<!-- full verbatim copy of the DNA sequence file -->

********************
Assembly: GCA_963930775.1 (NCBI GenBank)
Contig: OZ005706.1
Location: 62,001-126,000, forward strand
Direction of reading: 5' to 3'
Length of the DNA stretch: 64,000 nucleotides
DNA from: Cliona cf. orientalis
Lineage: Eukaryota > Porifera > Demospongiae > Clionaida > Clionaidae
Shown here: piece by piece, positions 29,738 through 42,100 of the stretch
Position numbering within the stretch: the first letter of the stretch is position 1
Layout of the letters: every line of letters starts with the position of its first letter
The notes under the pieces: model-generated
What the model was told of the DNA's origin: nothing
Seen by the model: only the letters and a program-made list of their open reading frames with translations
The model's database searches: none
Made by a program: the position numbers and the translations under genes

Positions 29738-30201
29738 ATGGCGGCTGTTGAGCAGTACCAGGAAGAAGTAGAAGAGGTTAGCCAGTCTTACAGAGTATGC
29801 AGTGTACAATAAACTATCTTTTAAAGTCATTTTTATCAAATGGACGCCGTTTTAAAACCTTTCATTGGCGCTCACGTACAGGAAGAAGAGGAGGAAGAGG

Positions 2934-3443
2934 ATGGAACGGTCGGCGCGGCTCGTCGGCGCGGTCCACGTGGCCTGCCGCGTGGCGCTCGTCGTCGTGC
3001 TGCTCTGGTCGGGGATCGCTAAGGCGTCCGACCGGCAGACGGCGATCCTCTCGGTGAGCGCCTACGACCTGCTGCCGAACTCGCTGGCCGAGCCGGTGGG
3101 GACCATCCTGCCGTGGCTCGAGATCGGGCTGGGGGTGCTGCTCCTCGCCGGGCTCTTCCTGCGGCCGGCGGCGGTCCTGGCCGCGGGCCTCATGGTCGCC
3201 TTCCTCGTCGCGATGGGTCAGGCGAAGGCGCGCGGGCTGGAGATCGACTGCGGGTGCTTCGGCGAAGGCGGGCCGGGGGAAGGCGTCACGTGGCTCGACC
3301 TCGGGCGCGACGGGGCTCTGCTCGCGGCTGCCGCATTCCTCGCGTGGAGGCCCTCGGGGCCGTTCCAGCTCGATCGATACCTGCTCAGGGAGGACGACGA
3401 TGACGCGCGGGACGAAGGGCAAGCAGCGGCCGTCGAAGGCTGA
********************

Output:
Assembly: GCA_963930775.1 (NCBI GenBank)
Contig: OZ005706.1
Location: 62,001-126,000, forward strand
Direction of reading: 5' to 3'
Length of the DNA stretch: 64,000 nucleotides
DNA from: Cliona cf. orientalis
Lineage: Eukaryota > Porifera > Demospongiae > Clionaida > Clionaidae
Shown here: piece by piece, positions 29,738 through 42,100 of the stretch
Position numbering within the stretch: the first letter of the stretch is position 1
Layout of the letters: every line of letters starts with the position of its first letter
The notes under the pieces: model-generated
What the model was told of the DNA's origin: nothing
Seen by the model: only the letters and a program-made list of their open reading frames with translations
The model's database searches: none
Made by a program: the position numbers and the translations under genes

Positions 29738-30201
29738 ATGGCGGCTGTTGAGCAGTACCAGGAAGAAGTAGAAGAGGTTAGCCAGTCTTACAGAGTATGC
29801 AGTGTACAATAAACTATCTTTTAAAGTCATTTTTATCAAATGGACGCCGTTTTAAAACCTTTCATTGGCGCTCACGTACAGGAAGAAGAGGAGGAAGAGG

Positions 2934-3443
2934 ATGGAACGGTCGGCGCGGCTCGTCGGCGCGGTCCACGTGGCCTGCCGCGTGGCGCTCGTCGTCGTGC
3001 TGCTCTGGTCGGGGATCGCTAAGGCGTCCGACCGGCAGACGGCGATCCTCTCGGTGAGCGCCTACGACCTGCTGCCGAACTCGCTGGCCGAGCCGGTGGG
3101 GACCATCCTGCCGTGGCTCGAGATCGGGCTGGGGGTGCTGCTCCTCGCCGGGCTCTTCCTGCGGCCGGCGGCGGTCCTGGCCGCGGGCCTCATGGTCGCC
3201 TTCCTCGTCGCGATGGGTCAGGCGAAGGCGCGCGGGCTGGAGATCGACTGCGGGTGCTTCGGCGAAGGCGGGCCGGGGGAAGGCGTCACGTGGCTCGACC
3301 TCGGGCGCGACGGGGCTCTGCTCGCGGCTGCCGCATTCCTCGCGTGGAGGCCCTCGGGGCCGTTCCAGCTCGATCGATACCTGCTCAGGGAGGACGACGA
3401 TGACGCGCGGGACGAAGGGCAAGCAGCGGCCGTCGAAGGCTGA